Jump to content
Pro Wrestling Only
Loss

[1991-01-04-AJW] Akira Hokuto vs Bull Nakano

Recommended Posts

I didn't like how this started, but when they slowed the match down and started working holds, it got much better. Hokuto makes a great comeback after being tied in knots for several minutes, with the building popping bigger for each nearfall attempt. This is really Hokuto's high flying against Bull's ground game, interwoven with the story of a capable challenger trying to take down The (Wo)Man. Hokuto gives Bull more of a challenge than anyone did in 1990, and gets herself over in losing. I thought this was a terrific match. There's blatant interference in one spot, which annoyed the hell out of me and hurt this in some ways because it added absolutely nothing to the moment, but I've never seen a DQ in an AJW match anyway.

Share this post


Link to post
Share on other sites

- (3WA Title) Bull Nakano © vs Akira Hokuto

Tough as Hokuto is she can't really stand toe to toe with Bull in a brawl so she tries for the quick win using a bunch roll ups & high spots. No go though and Bull catches her and makes her pay. They move into a matwork section which Hokuto surprisingly dominates and controlls for the middle part of the match. Soon as Bull's able to escape though and get back to her feet it's back to ass whoping time. She gets in a large amount of offense in a row and it's looking like she's got it won before Akira finally fires back. From then it turns into another one of those wars whear it's a race to see who can finish the other and both scrambling to figure out a way to win. Bull bust out a # of things i'd never seen her do before or rarely see her do, including a big lucha dive off the ropes to the floor. Nothing she seems to do can get her the win though, Hokuto survives the leg drop, ddts, power bombs. Kyoko Inoue runs in to give a quick assist helping lift up Hokuto so Bull can hit a fucking nasty ass middle rope tombstone pile driver which still doesn't put her away. Hokuto for her part was tossing out a ton of dives, suplexes, missile kicks, the NLB and everything else and couldn't win either. She finally falls when Bull catches her with a back drop suplex which actually seemed a little anticlimactic after everything else but that's a minor flaw in an otherwise really great match, one of the best of the year. Post match the Dangerous Queen gets on her hands and knees, bows and begs for a rematch.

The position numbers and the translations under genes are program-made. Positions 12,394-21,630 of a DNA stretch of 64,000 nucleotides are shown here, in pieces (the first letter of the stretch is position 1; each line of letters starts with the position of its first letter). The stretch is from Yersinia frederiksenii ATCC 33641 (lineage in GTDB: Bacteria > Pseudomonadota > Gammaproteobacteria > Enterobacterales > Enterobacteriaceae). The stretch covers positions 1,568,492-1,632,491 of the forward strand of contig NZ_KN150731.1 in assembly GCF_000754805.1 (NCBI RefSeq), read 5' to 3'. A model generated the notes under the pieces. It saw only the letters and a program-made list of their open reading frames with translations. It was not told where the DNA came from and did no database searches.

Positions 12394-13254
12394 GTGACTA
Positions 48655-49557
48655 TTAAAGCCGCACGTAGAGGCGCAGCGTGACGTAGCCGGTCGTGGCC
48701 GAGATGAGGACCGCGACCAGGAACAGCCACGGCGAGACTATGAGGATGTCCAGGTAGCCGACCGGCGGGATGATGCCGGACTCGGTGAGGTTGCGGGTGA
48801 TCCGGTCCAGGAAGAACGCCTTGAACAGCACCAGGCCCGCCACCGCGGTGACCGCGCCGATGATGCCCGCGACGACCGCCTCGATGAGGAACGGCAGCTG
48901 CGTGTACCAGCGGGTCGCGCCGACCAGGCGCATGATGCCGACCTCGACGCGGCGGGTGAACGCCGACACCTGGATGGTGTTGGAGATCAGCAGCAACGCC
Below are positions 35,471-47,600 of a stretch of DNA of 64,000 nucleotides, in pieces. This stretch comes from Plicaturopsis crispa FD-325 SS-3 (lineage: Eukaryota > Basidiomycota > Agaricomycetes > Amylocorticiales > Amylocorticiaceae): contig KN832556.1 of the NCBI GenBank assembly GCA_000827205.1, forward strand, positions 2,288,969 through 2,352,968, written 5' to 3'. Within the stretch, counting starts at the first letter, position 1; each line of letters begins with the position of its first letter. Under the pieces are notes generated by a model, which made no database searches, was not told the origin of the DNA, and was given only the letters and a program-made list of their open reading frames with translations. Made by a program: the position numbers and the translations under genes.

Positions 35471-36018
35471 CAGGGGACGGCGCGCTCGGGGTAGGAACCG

Share this post


Link to post
Share on other sites

There's blatant interference in one spot, which annoyed the hell out of me and hurt this in some ways

Meh, that's just part of the joshi heel style. Weapons, interferance, etc... been that way for decades.

 

but I've never seen a DQ in an AJW match anyway.

It happens, you just have to REALLY push the envelope.

Share this post


Link to post
Share on other sites

There's blatant interference in one spot, which annoyed the hell out of me and hurt this in some ways

Meh, that's just part of the joshi heel style. Weapons, interferance, etc... been that way for decades.

I recognize that. I still hate it.

Share this post


Link to post
Share on other sites

Speaking of style things, I wish just once an AJW match could start with a collar and elbow tie up instead of an offensive move and an Irish whip. I wish there was more feeling out sometimes.

Share this post


Link to post
Share on other sites

Re-watching this, I also like this one better than I did the first time around. Those who aren't fond of the Joshi style will find things to be annoyed about here, mainly because they build to some good things that either don't go anywhere, or are hampered by the way the style works. This match was at its best when it was more deliberate, and it's cool that Hokuto clearly has that as a strategy. It just makes the first few minutes of go-go-go stand out like a sore thumb because it really doesn't fit the rest of the match. This is still a very good match that I liked in a lot of ways, but it's more of a peak within the style than it is something that looks good compared to similar matches in other promotions.

Share this post


Link to post
Share on other sites